Concerns and unanswered questions brought up by the members of the Town Branch Neighborhood Association at November and December meetings of the Subdivision Committee and the Planning Commission of the city of Fayetteville and submitted respectfully before the Fayetteville City Council in regard to the proposed PZD development site known as Aspen Ridge.
Aspen Ridge is the mostly low-lying area immediately east and west of the Town Branch of the West Fork of the White River between 6th and 11th streets and bordered on the east by Hill Avenue and on the west by the railroad.
The following items were unavailable to a representative of the association on a early December visit to the Fayetteville planning department:
A delineation of the wetland portions of the land.
Results of a study of the overflow area east of the Town Branch between 6th and 11th streets. The Corps of Engineers delineation of the flood plain apparently does not include as much area as that of FEMA. Why is the corps map being used instead of FEMA, if this is true?
A study of the soil on the whole site. Because a great deal of the land is marked by a significant layer of absorbent soil that holds water and slowly releases it to the air and to the shallow groundwater found in much of the area, it seems important to identify areas of different types of soil and incorporate them in such a way as to utilize their existing value in the process of limiting the runoff of storm water.
The results of boring to discover depth of soil, depth of bed rock at sites of buildings, roads and detention ponds
Has boring been done at any of the sinkholes on the property that suggest there may be karst geology with fractured limestone or other geologic structures that may make subterranean water courses vulnerable to surface intrusion?
Tentative or final drainage plan for the 28-acre site
Last April in a meeting of the Town Branch Neighborhood Association it was stated that storm gardens rather than detention ponds would be used on the site. How and why has that changed?
Why is such a high percentage of the existing timber being removed? The only reason stated is that many trees on the east side of the Town Branch are less healthy than those on the west. But having to replace mature trees with a projected life of many more years would seem less reasonable than protecting a higher percentage of mature timber and under-story vegetation on the site.
What is the CURRENT status of negotiation with Pinnacle Foods management for extending the right of way of Brooks Avenue all the way to 15th Street? A year-old NO might at this point be negotiable.
Is there any hope of seeing that the two-story 135-year-old house on S. Hill Avenue immediately north of the Moody two-story house can be saved in some fashion?
Is the intention to ask the Fayetteville Fire Department to burn more of the existing homes? Three have been burned for practice already. One continued to burn for 48 hours.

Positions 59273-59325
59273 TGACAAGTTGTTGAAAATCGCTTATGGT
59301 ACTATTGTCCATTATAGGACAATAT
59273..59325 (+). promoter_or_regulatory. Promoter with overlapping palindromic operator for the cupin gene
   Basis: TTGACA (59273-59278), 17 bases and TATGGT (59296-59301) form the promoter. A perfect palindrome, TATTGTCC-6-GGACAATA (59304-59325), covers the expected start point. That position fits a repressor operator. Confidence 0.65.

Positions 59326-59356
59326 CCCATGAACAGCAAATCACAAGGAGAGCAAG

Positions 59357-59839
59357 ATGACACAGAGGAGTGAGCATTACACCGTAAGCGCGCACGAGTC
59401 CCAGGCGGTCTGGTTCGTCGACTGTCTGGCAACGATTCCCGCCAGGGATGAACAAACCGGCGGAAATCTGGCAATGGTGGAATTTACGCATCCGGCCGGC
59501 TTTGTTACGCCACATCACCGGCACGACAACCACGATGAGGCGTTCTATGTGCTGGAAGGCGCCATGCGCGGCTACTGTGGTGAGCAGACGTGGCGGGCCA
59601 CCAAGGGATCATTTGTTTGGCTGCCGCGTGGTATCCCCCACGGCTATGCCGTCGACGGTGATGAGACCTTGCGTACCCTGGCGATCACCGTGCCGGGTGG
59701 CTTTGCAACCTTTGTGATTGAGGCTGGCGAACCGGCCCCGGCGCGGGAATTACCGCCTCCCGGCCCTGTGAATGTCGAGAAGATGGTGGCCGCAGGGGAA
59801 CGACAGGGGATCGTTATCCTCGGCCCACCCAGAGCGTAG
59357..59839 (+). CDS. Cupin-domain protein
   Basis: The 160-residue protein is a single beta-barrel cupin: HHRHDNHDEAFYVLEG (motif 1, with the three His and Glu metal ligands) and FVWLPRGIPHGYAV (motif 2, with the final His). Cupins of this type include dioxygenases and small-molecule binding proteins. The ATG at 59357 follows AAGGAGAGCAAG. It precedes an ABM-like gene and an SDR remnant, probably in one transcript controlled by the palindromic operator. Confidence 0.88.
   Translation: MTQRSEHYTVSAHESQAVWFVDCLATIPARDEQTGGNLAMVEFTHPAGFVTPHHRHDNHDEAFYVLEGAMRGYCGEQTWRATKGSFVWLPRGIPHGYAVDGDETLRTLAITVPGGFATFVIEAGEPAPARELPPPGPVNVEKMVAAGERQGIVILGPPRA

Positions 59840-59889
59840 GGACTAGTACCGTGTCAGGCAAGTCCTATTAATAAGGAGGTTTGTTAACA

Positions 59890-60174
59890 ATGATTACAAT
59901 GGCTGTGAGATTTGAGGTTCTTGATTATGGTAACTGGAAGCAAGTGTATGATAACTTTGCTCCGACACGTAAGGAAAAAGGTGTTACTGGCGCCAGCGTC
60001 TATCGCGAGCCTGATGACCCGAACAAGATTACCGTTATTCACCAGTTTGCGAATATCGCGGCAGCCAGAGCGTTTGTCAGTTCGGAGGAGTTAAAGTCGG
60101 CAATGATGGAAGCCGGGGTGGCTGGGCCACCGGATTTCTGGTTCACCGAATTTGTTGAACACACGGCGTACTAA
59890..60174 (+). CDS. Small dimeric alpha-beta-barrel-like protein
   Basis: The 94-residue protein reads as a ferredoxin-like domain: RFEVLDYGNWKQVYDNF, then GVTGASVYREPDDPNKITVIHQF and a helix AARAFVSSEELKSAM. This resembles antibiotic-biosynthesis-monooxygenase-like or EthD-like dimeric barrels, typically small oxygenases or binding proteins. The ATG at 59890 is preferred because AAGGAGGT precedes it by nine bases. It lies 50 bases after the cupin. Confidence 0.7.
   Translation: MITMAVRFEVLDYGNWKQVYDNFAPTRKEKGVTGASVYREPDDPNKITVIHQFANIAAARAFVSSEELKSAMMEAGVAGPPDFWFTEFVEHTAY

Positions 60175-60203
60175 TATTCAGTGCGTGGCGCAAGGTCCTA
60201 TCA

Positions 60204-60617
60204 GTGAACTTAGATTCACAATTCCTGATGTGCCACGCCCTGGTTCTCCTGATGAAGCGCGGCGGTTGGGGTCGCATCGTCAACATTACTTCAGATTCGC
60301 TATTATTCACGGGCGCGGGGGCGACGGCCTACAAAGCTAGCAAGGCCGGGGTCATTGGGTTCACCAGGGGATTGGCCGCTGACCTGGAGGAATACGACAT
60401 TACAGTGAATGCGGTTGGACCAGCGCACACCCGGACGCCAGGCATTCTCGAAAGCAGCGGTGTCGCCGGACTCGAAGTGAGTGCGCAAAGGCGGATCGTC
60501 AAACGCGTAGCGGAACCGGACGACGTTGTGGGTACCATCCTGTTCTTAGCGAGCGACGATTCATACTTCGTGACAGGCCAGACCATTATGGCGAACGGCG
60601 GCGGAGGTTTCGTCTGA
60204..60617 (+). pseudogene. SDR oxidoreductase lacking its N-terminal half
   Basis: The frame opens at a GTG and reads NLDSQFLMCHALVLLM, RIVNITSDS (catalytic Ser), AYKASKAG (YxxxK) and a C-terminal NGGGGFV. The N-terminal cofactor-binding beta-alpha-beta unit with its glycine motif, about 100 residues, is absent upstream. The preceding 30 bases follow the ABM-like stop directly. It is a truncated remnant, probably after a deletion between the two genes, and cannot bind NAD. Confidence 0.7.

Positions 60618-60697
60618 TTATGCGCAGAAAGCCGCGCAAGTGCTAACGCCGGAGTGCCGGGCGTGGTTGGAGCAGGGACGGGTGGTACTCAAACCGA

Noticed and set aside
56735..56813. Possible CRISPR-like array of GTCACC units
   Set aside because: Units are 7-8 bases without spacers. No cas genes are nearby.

People with asthma and some of the older people on oxygen support do not need to face smoke from any further burning anywhere on the site for any reason! If wood from the site is to be burned, it should be sold or donated as firewood for home heating.
What is the specific status of the negotiation with the railroad to open the tunnel to continue the trail to the west?
Has the RR been asked to clean up the ties that were dumped at the mouth of the tunnel above the Town Branch this summer?
That would be a first step toward ensuring that it will be possible to extend the trail west toward Indian Trail and Paris Avenue to allow access to the campus for people coming from the south and east.
For decades, people have used the existing railroad and the old east-west railroad right of way slated to be a trail across the Aspen Ridge site as a way to get from the UA, Fayetteville High School, the now-closed Bates Elementary School and the junior high and west campus to their homes to the south.
That trail will be important for commuting on foot or bicycle as well as for hiking and biking for exercise, wildlife and bird watching and leisurely walking.
Has a model constitution or charter for a homeowners' association for the condominium development been developed? In addition to the price of the property, what amount will be assessed monthly to cover the cost of upkeep outside the walls of the buildings?
Will such a charter include recommendations of best-management practices for land adjacent to the riparian corridor of a stream such as the Town Branch?
Will the association be committed to maintaining all structures, vegetation and such on the land to ensure continued compliance with the letter and spirit of the Stormwater II regulations required by federal and state statute?
Will the developer or the homeowners or the city be responsible should flood levels downstream increase in coming years?